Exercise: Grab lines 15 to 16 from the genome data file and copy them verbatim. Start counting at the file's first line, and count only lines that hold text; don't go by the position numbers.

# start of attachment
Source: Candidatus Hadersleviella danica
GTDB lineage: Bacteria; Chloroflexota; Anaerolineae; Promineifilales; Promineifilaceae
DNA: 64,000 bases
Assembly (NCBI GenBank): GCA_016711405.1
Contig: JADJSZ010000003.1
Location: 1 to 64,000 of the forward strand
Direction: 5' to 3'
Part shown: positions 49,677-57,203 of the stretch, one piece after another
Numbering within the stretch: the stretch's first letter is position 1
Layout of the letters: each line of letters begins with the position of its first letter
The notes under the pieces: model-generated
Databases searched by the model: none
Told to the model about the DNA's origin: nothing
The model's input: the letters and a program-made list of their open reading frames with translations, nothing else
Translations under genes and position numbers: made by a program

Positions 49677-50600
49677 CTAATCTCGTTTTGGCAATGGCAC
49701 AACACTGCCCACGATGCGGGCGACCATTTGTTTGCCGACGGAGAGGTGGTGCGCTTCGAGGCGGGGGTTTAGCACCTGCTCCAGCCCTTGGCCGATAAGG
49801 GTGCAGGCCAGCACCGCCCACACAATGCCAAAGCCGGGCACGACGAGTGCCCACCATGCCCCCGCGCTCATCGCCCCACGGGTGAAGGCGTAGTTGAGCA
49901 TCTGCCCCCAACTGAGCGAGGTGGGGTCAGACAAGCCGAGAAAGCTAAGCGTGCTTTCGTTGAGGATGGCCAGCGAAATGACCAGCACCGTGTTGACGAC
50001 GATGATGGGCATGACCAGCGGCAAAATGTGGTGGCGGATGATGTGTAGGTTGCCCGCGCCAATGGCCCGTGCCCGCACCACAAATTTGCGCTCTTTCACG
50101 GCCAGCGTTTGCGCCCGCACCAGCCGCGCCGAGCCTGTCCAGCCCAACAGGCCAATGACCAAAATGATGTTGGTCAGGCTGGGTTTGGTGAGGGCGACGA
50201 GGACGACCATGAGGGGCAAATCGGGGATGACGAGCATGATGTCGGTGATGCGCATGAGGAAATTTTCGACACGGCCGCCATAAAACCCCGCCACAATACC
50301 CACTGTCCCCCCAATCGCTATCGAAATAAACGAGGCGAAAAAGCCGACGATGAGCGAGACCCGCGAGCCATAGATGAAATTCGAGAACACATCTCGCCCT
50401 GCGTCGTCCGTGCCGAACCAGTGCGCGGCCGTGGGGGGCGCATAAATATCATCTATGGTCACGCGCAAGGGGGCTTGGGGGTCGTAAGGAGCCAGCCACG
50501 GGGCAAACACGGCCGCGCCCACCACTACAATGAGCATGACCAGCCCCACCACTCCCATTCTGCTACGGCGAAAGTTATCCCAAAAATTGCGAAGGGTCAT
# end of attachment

Translations under genes and position numbers: made by a program

Positions 49677-50600